it would be shocking if there were not so many similar examples throughout our history. The most recent I can think of is Hillary's cattle futures gains, but I am sure there are a ton of examples on both sides of the aisle that weren't as well publicized.

You're right to not include Al Gore's work with Apple and Google. That wasn't buying influence: those companies wanted the valuable direction that the inventor of the Internet could give them.

Steve said...

Gore is walking around with a couple hundred million petrodollars and we're worried about Booker's youtube for stupid people?

Of course it is graft. No one cares. Well they cared when Reagan took a couple million from the Japanese for a speech but Clinton and Clinton have won the race to the bottom and cleared the space for their brethren.

Steve said...

Gore is walking around with a couple hundred million petrodollars and we're worried about Booker's youtube for stupid people?

Of course it is graft. No one cares. Well they cared when Reagan took a couple million from the Japanese for a speech but Clinton and Clinton have won the race to the bottom and cleared the space for their brethren.

AF said...

I don't read the piece as puffy, FWIW. The point of view is a little desultory, but there is a lot of material in there that makes the whole project sound like a corrupt boondoggle. That material wasn't put in there by accident nor was the implication drawn by the NYT commenter lost on the article's author.

William said...

Who stands the greatest chance of winning a Pulitzer: the reporter who finds malfeasance in the office of Nancy Pelosi or the one who uncovers wrongdoing in the office of John Boehner? Trick question of course. A reporter would never take the trouble to investigate the financial dealings of Nancy's iffy husband.......to be fair, they're not much interested in John Boehner either. The Holy Grail of investigative journalism remains the discovery of a Republican politician who paid for his girl friend's abortion......I like Corey Booker. He's a quantum jump ahead of Newark's previous mayor, Sharpe James. But I have this nagging doubt that if there were something wrong with Booker, I would never hear about it.

ThomasD said...

Tammany Nation.

What this county needs is some 'controlling legal authority' but that just ain't gonna happen.

Congress might have been an option, but the 'progressives' have destroyed that.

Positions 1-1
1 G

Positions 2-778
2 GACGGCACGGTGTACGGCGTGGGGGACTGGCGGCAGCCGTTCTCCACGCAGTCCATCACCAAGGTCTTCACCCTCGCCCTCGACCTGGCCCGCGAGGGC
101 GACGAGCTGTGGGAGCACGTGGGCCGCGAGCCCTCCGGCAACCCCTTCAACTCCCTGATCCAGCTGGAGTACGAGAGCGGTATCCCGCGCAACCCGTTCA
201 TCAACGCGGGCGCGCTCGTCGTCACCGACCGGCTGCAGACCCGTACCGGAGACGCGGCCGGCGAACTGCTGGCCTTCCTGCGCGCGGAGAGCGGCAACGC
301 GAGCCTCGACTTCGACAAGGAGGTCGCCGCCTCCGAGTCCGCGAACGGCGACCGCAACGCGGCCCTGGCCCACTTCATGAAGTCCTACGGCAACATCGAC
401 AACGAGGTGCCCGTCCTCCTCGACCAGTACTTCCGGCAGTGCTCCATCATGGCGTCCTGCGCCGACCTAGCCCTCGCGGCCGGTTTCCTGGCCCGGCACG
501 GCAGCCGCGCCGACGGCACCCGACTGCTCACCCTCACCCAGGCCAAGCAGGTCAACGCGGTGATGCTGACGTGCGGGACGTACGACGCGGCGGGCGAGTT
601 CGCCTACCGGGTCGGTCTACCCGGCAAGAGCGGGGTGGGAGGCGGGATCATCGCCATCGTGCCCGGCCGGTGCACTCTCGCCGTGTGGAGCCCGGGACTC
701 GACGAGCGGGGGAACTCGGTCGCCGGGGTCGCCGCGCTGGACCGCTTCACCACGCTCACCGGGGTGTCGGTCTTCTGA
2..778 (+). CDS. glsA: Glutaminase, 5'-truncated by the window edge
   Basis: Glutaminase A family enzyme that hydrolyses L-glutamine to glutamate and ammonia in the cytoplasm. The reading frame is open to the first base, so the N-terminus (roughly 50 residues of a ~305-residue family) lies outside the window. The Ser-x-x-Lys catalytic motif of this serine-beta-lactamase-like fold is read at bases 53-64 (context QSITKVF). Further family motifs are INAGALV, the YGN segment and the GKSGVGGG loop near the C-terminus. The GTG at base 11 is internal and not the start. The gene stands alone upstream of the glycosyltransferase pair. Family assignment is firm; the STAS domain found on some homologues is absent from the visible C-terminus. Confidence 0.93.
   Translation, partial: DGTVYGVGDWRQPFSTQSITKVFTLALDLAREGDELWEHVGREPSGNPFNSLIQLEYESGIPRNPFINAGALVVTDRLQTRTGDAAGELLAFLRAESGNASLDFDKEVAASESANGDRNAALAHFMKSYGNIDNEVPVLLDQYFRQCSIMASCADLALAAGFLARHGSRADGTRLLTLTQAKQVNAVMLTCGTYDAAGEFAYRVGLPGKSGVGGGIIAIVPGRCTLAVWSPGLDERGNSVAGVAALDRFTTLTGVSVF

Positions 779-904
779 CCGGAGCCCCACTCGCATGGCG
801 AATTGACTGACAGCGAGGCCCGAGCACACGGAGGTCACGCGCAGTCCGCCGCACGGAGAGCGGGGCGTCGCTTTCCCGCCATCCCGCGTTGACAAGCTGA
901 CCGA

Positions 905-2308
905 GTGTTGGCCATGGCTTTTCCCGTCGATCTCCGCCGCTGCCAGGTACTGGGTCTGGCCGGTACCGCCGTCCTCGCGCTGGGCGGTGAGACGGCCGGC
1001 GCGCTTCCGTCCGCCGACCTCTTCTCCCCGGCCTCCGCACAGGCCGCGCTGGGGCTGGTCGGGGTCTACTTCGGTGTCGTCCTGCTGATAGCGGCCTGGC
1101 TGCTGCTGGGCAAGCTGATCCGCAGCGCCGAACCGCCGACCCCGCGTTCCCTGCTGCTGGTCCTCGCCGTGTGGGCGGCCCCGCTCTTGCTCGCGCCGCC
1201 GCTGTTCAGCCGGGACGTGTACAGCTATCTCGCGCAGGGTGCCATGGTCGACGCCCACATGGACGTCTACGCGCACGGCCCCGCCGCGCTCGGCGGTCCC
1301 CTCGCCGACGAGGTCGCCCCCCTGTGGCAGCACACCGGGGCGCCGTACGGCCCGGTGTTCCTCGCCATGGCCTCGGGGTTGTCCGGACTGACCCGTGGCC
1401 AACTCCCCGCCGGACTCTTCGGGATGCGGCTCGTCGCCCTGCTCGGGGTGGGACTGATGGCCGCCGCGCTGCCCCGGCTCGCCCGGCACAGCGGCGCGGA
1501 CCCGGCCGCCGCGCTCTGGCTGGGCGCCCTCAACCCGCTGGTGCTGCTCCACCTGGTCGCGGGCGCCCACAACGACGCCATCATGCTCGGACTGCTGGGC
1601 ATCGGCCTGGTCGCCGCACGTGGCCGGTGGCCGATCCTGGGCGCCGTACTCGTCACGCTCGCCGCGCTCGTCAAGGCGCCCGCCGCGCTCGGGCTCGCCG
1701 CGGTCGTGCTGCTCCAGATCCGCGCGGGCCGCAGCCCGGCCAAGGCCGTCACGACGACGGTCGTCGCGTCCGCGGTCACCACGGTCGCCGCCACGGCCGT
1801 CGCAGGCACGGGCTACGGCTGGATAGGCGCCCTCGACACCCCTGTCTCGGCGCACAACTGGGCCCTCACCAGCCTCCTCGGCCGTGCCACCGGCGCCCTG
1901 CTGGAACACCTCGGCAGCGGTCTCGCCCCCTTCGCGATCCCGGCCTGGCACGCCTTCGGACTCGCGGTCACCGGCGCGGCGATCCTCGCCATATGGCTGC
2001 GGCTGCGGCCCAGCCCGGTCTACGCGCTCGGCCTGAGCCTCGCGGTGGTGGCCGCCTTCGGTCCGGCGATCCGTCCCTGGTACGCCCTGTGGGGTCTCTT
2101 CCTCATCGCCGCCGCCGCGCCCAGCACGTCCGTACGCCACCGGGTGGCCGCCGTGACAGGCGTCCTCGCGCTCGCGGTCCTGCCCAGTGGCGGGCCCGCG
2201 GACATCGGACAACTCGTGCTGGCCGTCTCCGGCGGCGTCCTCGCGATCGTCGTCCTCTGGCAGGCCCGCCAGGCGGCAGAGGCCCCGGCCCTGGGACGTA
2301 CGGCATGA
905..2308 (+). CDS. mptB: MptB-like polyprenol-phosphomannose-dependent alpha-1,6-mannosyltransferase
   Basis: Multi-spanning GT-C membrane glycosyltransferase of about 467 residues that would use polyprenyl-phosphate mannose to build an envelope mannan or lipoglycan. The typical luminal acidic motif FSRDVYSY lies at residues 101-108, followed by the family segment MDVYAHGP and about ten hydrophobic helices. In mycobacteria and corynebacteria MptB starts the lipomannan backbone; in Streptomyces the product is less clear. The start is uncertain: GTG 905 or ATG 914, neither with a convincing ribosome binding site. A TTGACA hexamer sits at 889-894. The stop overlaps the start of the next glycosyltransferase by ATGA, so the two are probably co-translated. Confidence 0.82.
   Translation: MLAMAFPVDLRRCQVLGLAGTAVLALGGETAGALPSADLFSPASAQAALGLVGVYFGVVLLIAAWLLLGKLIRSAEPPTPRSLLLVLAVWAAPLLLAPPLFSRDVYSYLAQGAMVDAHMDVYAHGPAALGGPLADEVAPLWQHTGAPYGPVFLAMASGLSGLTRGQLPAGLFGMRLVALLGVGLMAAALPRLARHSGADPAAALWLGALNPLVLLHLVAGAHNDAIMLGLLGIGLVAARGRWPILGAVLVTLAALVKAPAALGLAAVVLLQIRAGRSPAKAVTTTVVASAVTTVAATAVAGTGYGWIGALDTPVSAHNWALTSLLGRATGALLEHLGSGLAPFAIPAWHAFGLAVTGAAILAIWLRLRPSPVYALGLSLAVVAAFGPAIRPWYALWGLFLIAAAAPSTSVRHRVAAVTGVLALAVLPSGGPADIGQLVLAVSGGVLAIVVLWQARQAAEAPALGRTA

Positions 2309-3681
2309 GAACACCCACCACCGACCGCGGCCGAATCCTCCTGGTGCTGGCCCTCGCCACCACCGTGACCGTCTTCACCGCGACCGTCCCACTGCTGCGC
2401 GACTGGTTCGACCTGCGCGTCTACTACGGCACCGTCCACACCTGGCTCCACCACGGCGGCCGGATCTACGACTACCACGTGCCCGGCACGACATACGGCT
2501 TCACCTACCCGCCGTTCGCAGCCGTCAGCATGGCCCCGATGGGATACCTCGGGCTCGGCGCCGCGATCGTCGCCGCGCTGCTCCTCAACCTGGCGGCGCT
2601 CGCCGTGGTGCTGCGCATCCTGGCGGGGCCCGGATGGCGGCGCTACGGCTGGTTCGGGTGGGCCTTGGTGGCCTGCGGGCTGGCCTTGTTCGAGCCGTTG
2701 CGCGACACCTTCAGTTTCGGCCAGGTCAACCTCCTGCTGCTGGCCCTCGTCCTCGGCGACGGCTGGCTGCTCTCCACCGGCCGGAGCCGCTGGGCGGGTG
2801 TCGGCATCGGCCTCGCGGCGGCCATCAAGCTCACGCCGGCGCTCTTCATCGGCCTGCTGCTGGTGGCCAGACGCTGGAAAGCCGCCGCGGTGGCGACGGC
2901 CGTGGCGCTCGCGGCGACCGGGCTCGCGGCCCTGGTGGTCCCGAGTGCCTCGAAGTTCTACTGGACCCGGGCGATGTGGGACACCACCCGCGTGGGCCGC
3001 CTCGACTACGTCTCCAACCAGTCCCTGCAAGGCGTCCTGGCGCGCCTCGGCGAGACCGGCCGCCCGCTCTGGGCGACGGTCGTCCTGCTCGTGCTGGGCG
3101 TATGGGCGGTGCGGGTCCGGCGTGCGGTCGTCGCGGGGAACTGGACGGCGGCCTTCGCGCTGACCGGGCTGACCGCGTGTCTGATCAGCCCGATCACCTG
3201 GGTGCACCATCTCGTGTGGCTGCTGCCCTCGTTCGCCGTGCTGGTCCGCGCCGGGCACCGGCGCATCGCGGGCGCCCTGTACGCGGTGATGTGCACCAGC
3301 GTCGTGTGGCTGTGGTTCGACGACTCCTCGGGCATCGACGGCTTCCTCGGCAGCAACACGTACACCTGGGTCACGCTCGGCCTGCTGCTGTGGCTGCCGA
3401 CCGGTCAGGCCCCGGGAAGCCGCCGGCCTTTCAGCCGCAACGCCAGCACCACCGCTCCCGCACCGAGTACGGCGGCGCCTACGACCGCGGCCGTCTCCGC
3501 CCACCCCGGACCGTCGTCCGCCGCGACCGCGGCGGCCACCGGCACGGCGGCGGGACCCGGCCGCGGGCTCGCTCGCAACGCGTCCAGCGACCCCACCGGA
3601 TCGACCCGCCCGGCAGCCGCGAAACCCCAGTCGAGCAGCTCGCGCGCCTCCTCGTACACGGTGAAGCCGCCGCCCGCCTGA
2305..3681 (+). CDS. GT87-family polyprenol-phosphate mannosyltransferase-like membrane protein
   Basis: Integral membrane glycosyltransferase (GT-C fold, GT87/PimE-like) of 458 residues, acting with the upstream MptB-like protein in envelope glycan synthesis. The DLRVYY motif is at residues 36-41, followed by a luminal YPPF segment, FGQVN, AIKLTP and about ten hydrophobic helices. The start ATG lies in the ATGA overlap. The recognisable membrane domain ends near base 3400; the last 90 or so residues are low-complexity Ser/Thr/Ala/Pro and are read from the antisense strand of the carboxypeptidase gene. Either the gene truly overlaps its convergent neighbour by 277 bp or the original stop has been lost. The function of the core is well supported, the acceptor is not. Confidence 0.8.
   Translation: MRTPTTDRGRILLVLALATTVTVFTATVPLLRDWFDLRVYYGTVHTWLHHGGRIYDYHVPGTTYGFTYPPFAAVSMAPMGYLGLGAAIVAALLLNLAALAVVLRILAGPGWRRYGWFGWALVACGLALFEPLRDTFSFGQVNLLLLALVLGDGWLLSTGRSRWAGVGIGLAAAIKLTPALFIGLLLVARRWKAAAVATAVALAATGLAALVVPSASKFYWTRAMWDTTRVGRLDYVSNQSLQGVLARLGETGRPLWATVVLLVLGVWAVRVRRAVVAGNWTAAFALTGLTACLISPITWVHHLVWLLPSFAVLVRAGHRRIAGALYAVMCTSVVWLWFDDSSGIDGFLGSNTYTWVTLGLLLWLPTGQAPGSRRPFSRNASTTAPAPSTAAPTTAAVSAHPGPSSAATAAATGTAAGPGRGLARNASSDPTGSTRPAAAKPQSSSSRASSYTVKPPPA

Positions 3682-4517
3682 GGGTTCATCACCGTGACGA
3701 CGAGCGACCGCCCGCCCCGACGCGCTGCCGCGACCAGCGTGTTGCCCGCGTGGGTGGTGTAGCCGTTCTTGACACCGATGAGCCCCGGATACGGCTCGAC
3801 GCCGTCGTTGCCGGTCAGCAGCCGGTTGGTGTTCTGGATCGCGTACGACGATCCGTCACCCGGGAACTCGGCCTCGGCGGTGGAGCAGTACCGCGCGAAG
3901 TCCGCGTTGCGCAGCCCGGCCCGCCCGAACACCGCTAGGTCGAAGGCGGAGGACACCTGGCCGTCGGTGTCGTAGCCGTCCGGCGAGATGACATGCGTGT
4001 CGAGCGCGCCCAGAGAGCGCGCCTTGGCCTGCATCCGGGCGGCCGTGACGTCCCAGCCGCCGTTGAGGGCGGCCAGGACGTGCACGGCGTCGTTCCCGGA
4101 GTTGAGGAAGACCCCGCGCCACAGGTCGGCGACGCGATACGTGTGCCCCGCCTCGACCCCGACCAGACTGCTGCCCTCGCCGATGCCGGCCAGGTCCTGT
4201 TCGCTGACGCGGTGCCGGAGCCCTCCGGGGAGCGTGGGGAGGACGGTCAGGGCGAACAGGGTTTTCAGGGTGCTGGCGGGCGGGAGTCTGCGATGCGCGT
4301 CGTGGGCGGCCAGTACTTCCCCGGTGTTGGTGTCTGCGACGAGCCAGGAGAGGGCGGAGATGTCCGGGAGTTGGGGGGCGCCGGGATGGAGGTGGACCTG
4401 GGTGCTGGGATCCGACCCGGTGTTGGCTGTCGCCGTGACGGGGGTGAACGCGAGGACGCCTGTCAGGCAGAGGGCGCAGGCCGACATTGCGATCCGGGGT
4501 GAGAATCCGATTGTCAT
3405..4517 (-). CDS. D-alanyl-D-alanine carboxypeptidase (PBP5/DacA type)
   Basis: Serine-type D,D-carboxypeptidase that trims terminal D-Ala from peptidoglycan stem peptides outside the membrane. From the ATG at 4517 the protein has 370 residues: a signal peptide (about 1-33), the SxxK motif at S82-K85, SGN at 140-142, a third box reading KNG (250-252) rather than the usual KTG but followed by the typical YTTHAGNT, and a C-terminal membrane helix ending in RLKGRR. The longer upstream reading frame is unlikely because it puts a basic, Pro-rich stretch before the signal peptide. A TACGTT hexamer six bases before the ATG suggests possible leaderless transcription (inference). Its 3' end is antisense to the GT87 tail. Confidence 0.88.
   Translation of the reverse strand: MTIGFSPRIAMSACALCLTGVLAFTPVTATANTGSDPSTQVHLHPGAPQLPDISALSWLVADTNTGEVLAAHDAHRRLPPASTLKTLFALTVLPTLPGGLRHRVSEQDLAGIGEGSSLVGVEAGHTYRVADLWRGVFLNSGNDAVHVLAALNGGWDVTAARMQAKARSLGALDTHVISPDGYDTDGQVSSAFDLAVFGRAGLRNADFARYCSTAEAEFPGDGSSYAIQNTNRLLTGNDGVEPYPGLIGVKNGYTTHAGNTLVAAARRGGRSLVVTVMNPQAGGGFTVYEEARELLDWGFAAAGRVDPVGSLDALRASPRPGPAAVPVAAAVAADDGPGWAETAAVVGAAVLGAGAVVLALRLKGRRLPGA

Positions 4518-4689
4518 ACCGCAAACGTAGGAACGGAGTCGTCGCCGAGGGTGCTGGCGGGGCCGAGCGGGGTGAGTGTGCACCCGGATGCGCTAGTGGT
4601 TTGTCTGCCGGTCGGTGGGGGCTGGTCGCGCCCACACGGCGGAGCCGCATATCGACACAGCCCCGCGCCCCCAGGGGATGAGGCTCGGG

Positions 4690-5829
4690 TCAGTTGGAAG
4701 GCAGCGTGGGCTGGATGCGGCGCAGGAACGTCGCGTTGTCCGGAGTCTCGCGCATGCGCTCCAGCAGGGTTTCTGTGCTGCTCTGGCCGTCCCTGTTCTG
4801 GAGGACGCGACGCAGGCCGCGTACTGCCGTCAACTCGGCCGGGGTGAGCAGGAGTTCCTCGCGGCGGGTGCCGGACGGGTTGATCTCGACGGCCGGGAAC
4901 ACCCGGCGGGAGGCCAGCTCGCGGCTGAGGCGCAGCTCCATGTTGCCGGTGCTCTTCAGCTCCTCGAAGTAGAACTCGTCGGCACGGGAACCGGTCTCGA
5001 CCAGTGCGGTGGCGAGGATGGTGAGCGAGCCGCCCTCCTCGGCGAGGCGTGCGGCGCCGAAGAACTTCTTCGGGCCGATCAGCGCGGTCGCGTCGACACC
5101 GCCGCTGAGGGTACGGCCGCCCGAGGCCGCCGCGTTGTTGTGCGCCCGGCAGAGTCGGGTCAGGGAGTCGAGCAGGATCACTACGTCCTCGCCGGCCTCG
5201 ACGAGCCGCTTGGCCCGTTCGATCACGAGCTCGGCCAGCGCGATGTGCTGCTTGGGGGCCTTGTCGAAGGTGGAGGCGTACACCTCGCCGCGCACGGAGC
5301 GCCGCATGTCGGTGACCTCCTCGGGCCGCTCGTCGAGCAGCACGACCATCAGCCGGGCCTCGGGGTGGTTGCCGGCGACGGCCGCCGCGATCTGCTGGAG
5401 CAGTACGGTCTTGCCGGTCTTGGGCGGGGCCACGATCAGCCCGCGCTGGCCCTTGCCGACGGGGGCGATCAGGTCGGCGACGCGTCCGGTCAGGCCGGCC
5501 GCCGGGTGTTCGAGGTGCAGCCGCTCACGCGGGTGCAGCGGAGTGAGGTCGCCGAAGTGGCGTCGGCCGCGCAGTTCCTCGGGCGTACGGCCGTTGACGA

Cicero was right.

So was Franklin - it's all over, now it's just a fight for the spoils.

Edward said...

http://en.wikipedia.org/wiki/Bazaar_of_the_Bizarre

Wherein the Master Traders achieve
the ultimate goal: To exchange a
societies most precious treasures
for their own toxic wastes.

Seeing Red said...

Via ZeroHedge:

A massive 1,131 individuals renounced their US citizenship last quarter, according to data that has yet to be officially released (though we were able to procure an advanced copy). This is a huge jump. Compared to the same quarter last year in which 188 people renounced their US citizenship, this year’s number is over six times higher. Not to mention, it's 66.5% higher than last quarter's 679 renunciations. This brings the total number of renunciations so far this year to 1,810. While still embryonic, it’s difficult to ignore this trend– more and more people are starting to renounce their US citizenship.

David R. Graham said...

"more and more people are starting to renounce their US citizenship."

Not Americans. Quitters.n

Martin said...

I've been in local government in a large city for about 40 years and I have NEVER seen a politician or political appointee make an argument for minority contracting that didn't include teh specific contractor he wanted to gte the deal.

That is the corrupt heart of liberalism and the Democratic Party. Though, to be fair, GOPs play the same game, just not as much or as well.

Given that as teh environment that creates teh Corey Bookers and Barack Obamas, how can anyone be surprised at Wayfire or Solyndra or Rahm at Wasserstein Perella and the Freddie Mac board, or all the dozens of similar corrupt deals--99% of which you never hear of, by the way.

hicks said...

"Bermuda" Mike Bloomberg made the government official into the source of the bribe.

Ironman said...

Let's not forget the pre-Senate employment gigs of Maria Cantwell (stock options and awards) and Al Franken (way above market salary), who both were unusually well compensated in ventures funded by Rob Glaser prior to their respective runs for office.

lewy14 said...

AF - yes, the details in the NYT piece are incriminating. But that's a feature, not a bug.

The whole piece is intended to be "in your face".

The NYT story says: this is the team which is in power now. This is how they do it. No, we're not calling them on it. Neither are you, bubbie, if you know what's good for you.

Also, if you have some firsthand experience in this space - as I do - the reality is even worse than the appearance.

Judy Milam said...

"A massive 1,131 individuals renounced their US citizenship last quarter, ..."

One of those wouldn't happen to have been Matt Damon, would it?

Ah well, one can dream.

submandave said...

"Yes, lets replace the 'I Have a Dream' speech and 'Letter from a Jail in Birmingham' with tweets."

But these are from the era of political thought, something that has no place in today's sloganeering and pandering to cultivated demographics. Celebrity and sales pitch have trumped sincerity and consideration. Why worry about trying to convince an electorate when all you really need to do is herd a compliant constituency of sycophants?